Our protests are about more than the Scott case. Every child on that bus — every person in Mr. Scott’s neighborhood — is subject to systemic violence every day, violence that will only increase if Mr. Trump and others continue to exploit the specter of violent protests for political gain.
We have seen this before. After the civil rights movement pushed this nation to face its institutionalized racism, we made significant efforts to address inequality through the war on poverty. We did not lose that war because we lacked resources or met insurmountable obstacles. We lost it because Richard M. Nixon’s “Southern strategy” played on white fears about black power by promising to “restore order” without addressing the root causes of unrest.
Here’s what I find unsettling: North Carolina, like most of our country, is deeply divided politically. It has a progressive streak that led to the emergence of cities like Charlotte and the emergence of regions like the Research Triangle. But it also has a backward element that wants to return to the “good old days” when an elite group of straight Christian white men controlled the writing of laws. Anyone who follows state legislatures knows who is in charge now and can see the kinds of laws they have passed over the past several months since they took charge. When the progressive voters ignored the elections North Carolina took many steps backward… a step toward resegregation, a step toward intolerance for the LGBTs, a step toward ignoring the neediest in favor of the wealthy.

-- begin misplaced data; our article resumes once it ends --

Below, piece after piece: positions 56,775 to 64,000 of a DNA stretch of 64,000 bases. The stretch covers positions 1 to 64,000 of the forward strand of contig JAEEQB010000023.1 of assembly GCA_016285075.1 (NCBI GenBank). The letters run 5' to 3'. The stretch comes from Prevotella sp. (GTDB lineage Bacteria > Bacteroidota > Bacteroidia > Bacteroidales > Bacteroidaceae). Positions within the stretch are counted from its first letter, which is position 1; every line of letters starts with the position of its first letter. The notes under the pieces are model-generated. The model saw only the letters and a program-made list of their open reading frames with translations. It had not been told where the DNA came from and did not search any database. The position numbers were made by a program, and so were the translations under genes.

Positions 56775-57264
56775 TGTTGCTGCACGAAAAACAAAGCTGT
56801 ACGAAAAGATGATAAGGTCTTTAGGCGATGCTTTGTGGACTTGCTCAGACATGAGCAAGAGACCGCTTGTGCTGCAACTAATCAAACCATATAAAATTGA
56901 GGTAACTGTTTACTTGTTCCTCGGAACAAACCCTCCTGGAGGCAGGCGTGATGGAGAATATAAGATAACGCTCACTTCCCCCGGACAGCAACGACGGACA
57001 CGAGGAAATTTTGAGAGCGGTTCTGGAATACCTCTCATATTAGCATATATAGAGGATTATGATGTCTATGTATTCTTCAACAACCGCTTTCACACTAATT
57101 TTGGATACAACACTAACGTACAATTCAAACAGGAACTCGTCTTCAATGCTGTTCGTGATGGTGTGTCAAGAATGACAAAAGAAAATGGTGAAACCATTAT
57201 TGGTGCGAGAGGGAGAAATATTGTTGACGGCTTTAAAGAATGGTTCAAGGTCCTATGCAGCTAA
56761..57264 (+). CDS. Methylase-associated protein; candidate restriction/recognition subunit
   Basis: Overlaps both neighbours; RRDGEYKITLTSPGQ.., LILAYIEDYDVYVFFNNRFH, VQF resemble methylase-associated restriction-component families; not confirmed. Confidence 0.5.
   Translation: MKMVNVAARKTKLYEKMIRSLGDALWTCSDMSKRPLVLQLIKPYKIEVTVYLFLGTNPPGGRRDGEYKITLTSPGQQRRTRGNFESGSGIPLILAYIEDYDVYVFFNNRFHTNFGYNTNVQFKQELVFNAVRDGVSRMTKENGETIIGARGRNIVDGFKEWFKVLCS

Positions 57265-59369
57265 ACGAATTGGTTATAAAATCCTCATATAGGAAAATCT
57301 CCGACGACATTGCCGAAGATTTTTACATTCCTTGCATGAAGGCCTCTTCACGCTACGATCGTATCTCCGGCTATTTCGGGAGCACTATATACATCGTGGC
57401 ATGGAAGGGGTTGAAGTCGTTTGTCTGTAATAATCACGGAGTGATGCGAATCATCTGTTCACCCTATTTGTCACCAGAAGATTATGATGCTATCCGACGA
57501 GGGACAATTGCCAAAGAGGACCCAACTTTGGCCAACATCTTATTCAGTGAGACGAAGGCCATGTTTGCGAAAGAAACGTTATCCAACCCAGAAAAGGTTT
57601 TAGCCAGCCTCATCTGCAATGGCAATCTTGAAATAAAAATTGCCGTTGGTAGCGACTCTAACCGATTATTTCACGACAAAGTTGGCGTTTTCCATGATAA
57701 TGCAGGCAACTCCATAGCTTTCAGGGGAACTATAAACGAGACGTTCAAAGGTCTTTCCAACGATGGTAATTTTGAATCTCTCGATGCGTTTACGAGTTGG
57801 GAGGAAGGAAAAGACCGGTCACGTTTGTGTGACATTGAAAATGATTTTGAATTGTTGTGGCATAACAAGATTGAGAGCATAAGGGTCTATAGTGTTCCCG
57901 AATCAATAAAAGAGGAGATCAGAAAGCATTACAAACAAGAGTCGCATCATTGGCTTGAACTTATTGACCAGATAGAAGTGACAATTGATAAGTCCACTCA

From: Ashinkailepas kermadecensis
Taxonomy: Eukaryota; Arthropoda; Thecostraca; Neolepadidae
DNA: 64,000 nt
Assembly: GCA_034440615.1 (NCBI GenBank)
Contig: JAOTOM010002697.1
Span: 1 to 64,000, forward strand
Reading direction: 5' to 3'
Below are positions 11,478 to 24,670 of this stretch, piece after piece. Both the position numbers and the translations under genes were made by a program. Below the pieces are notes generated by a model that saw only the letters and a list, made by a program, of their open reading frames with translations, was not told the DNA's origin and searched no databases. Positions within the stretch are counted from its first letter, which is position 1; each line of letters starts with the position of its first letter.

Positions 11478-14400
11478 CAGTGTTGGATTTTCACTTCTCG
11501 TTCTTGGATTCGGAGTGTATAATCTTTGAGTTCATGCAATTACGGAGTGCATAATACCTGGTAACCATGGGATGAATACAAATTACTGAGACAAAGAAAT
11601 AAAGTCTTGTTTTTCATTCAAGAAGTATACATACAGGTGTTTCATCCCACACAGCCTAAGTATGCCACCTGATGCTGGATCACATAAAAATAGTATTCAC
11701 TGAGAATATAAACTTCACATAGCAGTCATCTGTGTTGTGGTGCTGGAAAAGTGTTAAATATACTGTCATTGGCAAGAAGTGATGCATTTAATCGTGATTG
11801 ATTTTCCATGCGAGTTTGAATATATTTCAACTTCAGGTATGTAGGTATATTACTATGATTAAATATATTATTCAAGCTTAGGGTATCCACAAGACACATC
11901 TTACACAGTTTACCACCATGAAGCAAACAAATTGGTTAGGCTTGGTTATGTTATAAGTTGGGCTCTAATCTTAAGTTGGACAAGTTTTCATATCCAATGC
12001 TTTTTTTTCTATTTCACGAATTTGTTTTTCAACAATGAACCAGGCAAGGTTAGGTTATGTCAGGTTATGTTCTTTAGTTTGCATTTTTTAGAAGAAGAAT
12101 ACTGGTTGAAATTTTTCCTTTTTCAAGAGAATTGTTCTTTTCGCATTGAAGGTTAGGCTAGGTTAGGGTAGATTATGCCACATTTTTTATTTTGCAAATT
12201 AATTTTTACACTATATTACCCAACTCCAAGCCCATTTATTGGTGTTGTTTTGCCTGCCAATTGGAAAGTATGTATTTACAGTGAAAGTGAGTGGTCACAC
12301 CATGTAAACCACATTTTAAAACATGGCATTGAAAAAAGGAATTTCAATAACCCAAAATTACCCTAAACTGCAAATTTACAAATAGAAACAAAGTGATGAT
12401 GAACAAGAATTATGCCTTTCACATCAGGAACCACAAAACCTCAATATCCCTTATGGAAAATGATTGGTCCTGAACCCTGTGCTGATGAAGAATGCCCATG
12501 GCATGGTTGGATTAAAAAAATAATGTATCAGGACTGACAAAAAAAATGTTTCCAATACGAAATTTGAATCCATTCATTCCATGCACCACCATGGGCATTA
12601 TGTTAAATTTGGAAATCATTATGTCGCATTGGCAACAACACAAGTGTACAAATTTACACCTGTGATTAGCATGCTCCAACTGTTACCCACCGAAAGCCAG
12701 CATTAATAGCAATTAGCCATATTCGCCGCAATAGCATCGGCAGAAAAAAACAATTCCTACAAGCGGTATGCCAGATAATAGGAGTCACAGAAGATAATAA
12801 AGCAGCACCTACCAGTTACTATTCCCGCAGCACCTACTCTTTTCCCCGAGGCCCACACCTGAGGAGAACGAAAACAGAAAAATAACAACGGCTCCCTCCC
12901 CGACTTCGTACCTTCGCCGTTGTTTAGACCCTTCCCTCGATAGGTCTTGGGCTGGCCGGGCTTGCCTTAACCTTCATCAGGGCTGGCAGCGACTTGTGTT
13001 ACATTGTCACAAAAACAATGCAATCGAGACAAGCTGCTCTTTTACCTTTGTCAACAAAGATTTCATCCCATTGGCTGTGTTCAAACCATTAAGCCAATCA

The media ignored Mr. Barber’s Moral Monday movement, a series of organized and peaceful protests designed to bring attention to the backward steps taken by the NC legislature. Now they run headline stories when a small band of protesters react violently to militarized police. As Mr. Barber writes:, “We cannot condemn the violence of a small minority of protesters without also condemning the overwhelming violence that millions suffer every day.” When the media ignore peaceful protests designed to flag the root cause of violence and amplify the violence itself, they are reinforcing the messages of “Mr. Trump and others (who) continue to exploit the specter of violent protests for political gain.”
A post on the Occupy Democrats blog reports that the Michigan legislature has just passed a bill making it illegal for the residents of Flint MI to sue the state for the crisis it created with the tainted water in their community. Why?
House Speaker Kevin Cotter (R-Mt. Pleasant) complained that “a reckless lawsuit could throw the state budget into disarray and undermine everything we’ve done for the city.”
The whole problem with the water in Flint…. AND the schools in Flint… AND the general well-being of the citizens of Flint… is that Mr. Cotter and his friends in theTea Party wing of the Republican party wanted to save the rest of the taxpayers— especially the wealthiest ones— money.